The Real Cost of Ransomware
Recently, two WebWeaver clients had their devices infected with ransomware – malware that secretly installs a cryptovirus on your computer, demanding a ransom payment to decrypt it. It can be as simple as locking the system and displaying a message asking for payment to unlock it (Wikipedia). It’s a nasty one to get rid of.
One WebWeaver client very nearly lost all his business data in such an attack in December, and shared his experience with us. He gives some helpful recommendations on how to rid the virus once you’ve been infected, too.
“My secretary got the ransomware by clicking on a link in an email that purportedly led to an online invoice / proof of payment (can’t remember which). The ‘virus’ encrypted all data type files, but not system or program files. So the computer and programs kept running, but the data was not accessible. Her desktop screen was replaced by a message, asking her to download certain software, go to a particular site and pay a ransom in BitCoin (equivalent to about $700 or so).
- First thing to do: Don’t PANIC.
- Second thing: Don’t pay the ransom – the evil men behind this scheme don’t decrypt your files, even after you’ve paid the ransom.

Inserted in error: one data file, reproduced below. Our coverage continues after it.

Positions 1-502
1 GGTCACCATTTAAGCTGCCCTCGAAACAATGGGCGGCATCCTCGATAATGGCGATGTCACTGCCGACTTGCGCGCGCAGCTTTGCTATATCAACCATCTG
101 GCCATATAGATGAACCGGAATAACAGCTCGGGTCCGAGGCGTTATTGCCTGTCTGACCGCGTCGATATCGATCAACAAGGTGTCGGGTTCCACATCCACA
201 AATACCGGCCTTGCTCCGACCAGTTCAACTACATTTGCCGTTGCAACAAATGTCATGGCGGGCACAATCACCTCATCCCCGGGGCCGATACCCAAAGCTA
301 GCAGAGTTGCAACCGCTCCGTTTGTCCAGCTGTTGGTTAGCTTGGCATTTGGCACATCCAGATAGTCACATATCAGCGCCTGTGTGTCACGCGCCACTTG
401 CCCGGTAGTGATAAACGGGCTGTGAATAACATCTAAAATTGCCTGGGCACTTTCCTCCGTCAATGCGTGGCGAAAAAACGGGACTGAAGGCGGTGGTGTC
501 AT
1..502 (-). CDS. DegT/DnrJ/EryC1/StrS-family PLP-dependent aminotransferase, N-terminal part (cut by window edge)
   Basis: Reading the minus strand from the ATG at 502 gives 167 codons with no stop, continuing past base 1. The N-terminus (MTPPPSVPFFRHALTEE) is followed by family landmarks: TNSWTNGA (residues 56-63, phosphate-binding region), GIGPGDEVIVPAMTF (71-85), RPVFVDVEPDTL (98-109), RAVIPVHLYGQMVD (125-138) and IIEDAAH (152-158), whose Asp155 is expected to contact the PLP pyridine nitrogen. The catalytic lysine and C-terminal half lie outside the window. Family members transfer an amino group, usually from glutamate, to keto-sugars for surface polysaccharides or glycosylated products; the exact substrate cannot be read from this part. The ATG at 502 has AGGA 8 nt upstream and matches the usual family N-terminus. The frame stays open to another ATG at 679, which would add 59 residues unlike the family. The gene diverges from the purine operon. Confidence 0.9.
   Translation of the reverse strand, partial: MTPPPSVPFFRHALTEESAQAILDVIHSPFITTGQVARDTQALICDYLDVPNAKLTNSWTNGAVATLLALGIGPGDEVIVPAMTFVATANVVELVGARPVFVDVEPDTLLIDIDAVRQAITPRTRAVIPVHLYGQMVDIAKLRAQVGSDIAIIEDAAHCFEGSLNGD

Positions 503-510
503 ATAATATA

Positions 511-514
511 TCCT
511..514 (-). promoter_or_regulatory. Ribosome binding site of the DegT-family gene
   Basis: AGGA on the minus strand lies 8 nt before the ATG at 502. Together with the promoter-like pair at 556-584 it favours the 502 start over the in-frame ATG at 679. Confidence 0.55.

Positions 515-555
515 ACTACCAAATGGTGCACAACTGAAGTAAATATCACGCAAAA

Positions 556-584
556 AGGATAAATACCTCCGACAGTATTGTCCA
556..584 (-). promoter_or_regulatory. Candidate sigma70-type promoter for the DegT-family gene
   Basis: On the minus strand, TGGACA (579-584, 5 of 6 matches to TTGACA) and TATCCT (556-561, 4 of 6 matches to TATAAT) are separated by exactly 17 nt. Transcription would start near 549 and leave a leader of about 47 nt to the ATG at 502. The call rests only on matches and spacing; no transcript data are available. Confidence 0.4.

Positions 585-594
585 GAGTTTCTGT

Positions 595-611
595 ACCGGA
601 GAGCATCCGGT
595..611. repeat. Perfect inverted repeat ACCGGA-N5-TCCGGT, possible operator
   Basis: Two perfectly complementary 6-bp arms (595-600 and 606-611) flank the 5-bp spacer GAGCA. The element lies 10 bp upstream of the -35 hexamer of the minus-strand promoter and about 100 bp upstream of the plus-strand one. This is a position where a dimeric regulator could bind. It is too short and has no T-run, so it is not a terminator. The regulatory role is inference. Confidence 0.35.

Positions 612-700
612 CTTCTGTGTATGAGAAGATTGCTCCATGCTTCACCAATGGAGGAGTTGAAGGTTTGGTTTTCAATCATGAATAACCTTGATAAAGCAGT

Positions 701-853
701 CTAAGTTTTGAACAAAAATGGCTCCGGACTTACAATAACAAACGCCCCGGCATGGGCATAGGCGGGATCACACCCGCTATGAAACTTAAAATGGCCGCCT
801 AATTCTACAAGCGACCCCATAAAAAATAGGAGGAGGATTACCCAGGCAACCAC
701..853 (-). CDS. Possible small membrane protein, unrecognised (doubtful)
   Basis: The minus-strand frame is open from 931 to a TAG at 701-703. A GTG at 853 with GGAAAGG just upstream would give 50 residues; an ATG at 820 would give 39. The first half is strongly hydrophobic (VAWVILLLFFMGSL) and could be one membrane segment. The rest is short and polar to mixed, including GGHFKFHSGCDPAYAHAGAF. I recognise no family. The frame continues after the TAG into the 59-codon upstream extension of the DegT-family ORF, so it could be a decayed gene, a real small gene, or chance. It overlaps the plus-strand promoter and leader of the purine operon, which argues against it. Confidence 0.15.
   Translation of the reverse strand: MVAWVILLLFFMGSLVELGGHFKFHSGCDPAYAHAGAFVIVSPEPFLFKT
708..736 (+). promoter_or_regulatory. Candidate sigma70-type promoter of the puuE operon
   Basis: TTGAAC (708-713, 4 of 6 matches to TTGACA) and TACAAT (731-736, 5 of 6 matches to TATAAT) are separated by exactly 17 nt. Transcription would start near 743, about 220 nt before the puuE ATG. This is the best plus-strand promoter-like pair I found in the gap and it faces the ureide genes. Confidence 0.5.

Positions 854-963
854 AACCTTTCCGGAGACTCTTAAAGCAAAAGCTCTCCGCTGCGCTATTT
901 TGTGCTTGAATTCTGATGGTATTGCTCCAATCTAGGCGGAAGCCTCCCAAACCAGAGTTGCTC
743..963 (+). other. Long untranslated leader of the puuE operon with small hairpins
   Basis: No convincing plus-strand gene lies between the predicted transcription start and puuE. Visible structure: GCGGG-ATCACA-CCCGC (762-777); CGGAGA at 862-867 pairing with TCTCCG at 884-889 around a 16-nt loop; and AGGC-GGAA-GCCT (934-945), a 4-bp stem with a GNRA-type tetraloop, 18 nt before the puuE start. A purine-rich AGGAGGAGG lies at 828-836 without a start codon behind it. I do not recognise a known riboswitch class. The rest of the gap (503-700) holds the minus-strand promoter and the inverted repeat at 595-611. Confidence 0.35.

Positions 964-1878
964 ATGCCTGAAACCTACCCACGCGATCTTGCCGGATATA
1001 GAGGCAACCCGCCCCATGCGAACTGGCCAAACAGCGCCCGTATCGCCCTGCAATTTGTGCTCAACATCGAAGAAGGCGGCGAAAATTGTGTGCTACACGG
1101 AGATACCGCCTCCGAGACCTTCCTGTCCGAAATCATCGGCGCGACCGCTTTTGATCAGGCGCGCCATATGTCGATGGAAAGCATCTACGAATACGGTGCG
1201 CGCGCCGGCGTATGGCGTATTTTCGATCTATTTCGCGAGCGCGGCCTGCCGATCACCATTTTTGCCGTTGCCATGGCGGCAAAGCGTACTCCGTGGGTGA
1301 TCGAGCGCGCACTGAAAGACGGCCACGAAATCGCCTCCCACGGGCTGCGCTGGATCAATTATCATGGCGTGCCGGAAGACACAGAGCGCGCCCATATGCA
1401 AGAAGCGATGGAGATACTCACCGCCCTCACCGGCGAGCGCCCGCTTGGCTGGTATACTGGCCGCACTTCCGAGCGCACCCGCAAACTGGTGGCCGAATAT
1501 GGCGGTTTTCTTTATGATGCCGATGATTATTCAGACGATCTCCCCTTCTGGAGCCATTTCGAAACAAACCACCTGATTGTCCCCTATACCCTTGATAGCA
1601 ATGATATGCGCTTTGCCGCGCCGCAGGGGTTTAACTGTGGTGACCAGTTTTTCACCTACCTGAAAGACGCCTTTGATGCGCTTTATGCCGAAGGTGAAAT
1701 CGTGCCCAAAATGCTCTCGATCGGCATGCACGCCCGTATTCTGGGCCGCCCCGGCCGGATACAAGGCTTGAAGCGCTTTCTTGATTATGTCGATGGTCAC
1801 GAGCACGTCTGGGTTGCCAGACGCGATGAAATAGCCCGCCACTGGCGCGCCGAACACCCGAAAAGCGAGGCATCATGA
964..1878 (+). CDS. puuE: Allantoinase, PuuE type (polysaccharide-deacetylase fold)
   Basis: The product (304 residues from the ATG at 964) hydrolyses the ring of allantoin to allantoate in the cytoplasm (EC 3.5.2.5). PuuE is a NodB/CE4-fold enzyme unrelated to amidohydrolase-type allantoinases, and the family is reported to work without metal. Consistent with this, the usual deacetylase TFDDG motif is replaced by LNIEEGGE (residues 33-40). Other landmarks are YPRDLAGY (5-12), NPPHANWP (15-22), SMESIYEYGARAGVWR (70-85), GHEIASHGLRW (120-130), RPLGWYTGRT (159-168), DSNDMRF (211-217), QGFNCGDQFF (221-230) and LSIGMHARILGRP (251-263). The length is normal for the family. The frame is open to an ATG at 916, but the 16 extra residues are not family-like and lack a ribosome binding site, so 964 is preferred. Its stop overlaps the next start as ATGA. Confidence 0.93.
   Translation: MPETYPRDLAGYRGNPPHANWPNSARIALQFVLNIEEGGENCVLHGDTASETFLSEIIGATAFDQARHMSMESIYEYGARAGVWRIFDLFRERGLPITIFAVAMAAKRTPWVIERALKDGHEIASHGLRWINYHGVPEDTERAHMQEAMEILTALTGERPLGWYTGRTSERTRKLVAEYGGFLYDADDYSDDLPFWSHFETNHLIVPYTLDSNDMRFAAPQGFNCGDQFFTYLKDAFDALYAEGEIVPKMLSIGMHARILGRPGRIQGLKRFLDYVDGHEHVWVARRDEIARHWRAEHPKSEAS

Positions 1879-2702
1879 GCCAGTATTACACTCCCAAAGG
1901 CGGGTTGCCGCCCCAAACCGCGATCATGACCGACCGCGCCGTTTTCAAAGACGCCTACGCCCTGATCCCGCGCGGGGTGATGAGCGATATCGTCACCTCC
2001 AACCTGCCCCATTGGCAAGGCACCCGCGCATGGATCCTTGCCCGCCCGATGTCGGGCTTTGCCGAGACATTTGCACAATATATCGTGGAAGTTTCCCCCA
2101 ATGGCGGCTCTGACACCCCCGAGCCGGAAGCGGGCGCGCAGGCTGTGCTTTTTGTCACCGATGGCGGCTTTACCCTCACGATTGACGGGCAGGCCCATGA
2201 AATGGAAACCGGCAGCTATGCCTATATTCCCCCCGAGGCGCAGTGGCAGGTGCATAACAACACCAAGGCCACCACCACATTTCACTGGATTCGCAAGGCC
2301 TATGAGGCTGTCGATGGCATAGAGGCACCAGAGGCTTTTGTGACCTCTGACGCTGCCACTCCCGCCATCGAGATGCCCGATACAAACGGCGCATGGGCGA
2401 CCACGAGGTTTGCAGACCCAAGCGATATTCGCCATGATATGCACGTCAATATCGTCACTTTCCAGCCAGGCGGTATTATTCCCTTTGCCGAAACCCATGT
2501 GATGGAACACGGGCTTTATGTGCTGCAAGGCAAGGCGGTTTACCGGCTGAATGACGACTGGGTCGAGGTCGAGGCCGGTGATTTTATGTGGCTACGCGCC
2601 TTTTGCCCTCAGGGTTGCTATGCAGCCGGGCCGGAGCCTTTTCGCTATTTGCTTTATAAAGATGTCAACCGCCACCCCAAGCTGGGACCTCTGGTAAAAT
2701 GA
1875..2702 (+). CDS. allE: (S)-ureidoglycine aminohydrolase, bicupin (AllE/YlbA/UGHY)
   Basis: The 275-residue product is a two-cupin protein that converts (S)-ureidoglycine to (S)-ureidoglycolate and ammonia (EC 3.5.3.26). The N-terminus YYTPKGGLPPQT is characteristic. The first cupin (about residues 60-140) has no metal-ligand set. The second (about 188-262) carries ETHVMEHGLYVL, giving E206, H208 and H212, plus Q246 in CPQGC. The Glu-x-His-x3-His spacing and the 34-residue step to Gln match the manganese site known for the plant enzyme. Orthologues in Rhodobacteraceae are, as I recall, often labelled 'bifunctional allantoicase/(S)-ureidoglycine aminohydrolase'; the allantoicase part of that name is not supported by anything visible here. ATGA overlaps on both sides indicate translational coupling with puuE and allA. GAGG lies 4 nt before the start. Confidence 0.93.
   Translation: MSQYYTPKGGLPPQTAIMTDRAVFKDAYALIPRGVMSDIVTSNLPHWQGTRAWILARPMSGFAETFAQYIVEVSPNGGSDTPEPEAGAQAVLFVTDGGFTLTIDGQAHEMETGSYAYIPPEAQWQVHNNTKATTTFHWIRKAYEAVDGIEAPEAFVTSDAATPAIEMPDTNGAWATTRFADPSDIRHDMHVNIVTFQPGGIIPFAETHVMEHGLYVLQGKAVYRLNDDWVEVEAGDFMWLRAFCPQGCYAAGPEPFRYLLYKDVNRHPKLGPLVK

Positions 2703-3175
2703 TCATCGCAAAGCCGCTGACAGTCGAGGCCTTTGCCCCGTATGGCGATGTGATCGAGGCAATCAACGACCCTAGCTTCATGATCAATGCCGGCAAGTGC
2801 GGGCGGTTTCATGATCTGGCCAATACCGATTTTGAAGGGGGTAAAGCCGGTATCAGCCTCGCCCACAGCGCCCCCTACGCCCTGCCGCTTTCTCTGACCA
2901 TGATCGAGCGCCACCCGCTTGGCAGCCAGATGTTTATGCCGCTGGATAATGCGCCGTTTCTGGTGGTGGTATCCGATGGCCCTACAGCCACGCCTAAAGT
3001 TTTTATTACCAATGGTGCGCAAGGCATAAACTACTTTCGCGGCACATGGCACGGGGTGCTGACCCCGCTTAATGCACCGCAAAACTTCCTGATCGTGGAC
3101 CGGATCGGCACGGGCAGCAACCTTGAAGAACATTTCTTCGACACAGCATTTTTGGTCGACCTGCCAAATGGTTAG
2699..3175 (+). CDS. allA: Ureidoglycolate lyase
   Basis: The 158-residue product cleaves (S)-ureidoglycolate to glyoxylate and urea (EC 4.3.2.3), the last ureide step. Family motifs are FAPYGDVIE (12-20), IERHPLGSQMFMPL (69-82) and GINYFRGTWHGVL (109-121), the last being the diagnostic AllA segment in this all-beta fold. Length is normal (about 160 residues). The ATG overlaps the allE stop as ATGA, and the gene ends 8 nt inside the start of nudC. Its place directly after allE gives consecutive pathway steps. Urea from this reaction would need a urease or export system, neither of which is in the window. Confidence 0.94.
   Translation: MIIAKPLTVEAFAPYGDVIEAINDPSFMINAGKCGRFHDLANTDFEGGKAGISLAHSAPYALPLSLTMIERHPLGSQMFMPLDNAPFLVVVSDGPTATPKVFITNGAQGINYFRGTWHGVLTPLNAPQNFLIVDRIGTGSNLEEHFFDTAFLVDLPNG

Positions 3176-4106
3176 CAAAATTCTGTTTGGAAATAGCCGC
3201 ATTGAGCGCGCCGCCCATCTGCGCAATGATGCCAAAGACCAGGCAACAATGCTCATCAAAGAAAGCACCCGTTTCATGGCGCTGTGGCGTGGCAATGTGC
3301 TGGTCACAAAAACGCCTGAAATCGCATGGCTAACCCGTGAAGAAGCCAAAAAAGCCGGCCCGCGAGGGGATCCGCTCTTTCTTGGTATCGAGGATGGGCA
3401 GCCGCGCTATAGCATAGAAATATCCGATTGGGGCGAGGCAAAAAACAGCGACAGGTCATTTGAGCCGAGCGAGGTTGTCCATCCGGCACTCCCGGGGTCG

- Every change you make to your hard drive from now on will wipe out critical data. So don’t download any software, don’t do ANYTHING with that PC.
- On another PC, download the software to clear the infection onto a USB stick. HitManPro is one of the better ones, but it costs. Malwarebytes is free, but not 100%.
- Put the USB into the affected PC and run it from the USB. Do NOT install it on the hard drive.
- Once clear of the attack, you need ShadowExplorer or (better) Recuva to recover your files to a USB (again, NOT to the hard drive of the affected PC). This way, you can recover somewhere between 60 and 80% of your files.
It is essential to back up your files regularly to TWO mass storage devices. In my case, our USB backup was also encrypted. If we had had a second USB (which we rotated on a regular basis and did not keep plugged into the PC), we would not have had the issue.
Also, having your important files on DropBox helps since you can recover them quite easily (although it takes a while to get attention from DropBox support). Your DropBox files can only be recovered within 30 days, so hurry with that.
The virus propagates via networks, so all PCs on the same network are prone to attack.
RansomFree is the best free protection against ransomware out there. Install and run it.”
Ransomware made headlines a few days ago, bringing a US library to its knees. It targets big and small. Advice? Don’t click on links you aren’t sure of – whether email attachments, or on social media. For more reading on preventative measures, see the Microsoft article on ransomware.